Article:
Taxpayers Fund Absurd Government Marketing | Citizens Against Government Waste

Taxpayers Fund Absurd Government Marketing

The WasteWatcher

According to Gallup, Americans’ trust in government rests near an all-time low.  Gallup’s 2015 survey found that, “Fewer than three-in-ten Americans have expressed trust in the federal government in every major national poll conducted since July 2007 – the longest period of low trust in government in more than 50 years.”  There are copious reasons for this valid opinion. 

Waste, fraud, abuse, and mismanagement are indeed rampant in Washington and there are ever more avenues to expose the frequent instances of government failure.  In an effort to help put a better face on the lackluster quality of government work, many federal departments and agencies have opted to spend taxpayer money on public relations.  A December 14, 2015 Forbes article dubbed the federal government, “The 2nd Largest PR Firm in the World.” 

A September 30, 2016, Government Accountability Office report found that federal departments spent an average of $1 billion per year on advertising and PR activities since fiscal year (FY) 2006.  The report was requested by Senate Budget Committee Chairman Mike Enzi (R-Wyo.), who said, “With increasing pressures on limited federal resources, it is crucial to know how much is spent across the federal government on public relations activities and which federal agencies are spending the most.”

PR spending peaked in 2009 at $1.81 billion, President Barack Obama’s first year in office.  However, after dropping to $702 million in FY 2012, spending on PR increased from FY 2013 to FY 2015, when it reached $798 million.  Those taxpayer dollars were spent on various advertising campaigns and used to pay 5,086 PR staffers, whose salaries averaged $90,000 per year.  In FY 2015, the Department of Defense spent the most, $591 million, followed by the Department of Health and Human Services, which spent $114 million.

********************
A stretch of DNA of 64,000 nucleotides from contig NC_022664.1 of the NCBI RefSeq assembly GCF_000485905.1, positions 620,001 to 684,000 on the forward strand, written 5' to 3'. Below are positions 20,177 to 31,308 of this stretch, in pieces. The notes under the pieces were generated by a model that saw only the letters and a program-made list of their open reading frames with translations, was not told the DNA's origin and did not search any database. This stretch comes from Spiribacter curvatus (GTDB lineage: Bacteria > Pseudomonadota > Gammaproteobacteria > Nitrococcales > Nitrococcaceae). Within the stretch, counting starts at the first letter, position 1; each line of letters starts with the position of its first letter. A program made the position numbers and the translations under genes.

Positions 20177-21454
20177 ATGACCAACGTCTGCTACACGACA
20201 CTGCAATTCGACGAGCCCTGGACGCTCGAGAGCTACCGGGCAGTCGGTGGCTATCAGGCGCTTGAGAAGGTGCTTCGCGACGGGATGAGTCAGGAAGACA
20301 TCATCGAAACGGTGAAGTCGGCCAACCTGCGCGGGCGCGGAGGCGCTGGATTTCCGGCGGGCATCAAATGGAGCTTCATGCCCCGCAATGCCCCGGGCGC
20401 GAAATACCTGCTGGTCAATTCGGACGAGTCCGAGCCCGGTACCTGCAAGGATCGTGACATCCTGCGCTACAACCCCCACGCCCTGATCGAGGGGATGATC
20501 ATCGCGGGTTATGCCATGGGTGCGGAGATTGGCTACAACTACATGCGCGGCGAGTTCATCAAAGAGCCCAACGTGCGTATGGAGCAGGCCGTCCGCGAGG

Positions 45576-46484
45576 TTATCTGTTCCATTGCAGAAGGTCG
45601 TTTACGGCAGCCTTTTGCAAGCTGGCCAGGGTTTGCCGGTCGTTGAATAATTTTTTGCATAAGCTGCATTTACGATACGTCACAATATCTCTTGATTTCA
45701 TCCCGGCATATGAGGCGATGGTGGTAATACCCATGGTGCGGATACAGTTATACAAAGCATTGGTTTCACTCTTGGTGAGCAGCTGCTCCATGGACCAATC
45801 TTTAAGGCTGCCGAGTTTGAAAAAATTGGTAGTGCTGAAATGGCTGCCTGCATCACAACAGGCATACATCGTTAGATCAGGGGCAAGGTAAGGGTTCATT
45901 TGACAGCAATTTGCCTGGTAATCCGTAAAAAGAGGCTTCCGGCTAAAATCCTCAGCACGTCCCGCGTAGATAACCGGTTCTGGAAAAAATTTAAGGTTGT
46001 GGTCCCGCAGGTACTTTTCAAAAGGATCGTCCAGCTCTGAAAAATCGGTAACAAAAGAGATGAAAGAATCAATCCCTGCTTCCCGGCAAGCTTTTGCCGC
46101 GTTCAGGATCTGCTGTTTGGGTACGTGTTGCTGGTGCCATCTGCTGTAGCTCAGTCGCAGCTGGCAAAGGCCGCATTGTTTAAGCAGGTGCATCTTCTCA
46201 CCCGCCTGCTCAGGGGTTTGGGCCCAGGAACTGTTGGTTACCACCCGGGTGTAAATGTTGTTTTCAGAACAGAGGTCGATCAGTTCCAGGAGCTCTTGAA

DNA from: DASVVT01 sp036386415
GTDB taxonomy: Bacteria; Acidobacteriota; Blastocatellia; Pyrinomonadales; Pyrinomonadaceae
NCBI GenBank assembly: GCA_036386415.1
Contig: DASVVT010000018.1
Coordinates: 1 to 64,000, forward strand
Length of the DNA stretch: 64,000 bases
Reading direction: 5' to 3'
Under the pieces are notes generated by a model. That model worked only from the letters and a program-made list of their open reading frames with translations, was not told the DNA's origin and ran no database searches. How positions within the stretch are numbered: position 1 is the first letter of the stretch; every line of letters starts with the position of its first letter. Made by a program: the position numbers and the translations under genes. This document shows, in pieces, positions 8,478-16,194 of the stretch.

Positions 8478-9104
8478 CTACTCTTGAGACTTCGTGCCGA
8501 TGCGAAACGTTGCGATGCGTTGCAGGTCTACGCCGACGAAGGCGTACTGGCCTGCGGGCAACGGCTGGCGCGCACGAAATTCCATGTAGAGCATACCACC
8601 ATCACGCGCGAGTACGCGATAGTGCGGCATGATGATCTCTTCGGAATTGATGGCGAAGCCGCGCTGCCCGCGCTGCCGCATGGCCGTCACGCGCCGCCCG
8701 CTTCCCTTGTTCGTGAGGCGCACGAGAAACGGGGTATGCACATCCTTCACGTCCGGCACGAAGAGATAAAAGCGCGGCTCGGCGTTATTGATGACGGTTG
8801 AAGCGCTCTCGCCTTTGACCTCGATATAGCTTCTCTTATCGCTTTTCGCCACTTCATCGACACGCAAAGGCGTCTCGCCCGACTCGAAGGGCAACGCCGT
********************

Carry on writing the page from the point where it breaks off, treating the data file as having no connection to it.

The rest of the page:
Aside from the question about whether this money should even be spent, the manner in which the funds are spent is should also alarm taxpayers.  The rules and regulations that define the difference between advertising and lobbying are vague, and agencies often blur or cross that line.  For example, the State Department spent $630,000 to entice Facebook users to “like” its page, while NASA spent $390,000 on a campaign featuring the Green Ninja, a superhero created by the agency to educate children about climate change and tell Americans not to eat certain foods like steak, because it is allegedly harmful to the environment.  From 2009-2013, the U.S. Army spent $23.6 million on PR efforts in Afghanistan, at the same time the United States was withdrawing forces.  The Department of Labor spent an unknown amount on a six-second Vine video on National Hot Dog Day that featured someone writing #RaiseTheWage in mustard on the hot dog.    

PR expenditures have caught the attention of members of Congress.  H.R. 310, the Taxpayer Transparency Act, was introduced by Rep. Billy Long (R-Mo.) on January 13, 2015, and is currently being considered by the House Committee on Oversight and Government Reform.  The bill would require any communication using taxpayer dollars from a federal department to state or prominently display that, “the communication is printed or published at taxpayer expense.”  While this bill will not solve the proliferation of potentially wasteful PR spending, it would help shed some much needed public sunlight on messages directed to and paid for by taxpayers and perhaps lead to a reduction in such payments.

Certainly not all of this spending is wasteful, but when the federal government spends an average of $1 billion per year on outside PR while departments and agencies also employ in-house communications staff, it should be a red flag for taxpayers and watchdog groups alike that waste is lurking.    

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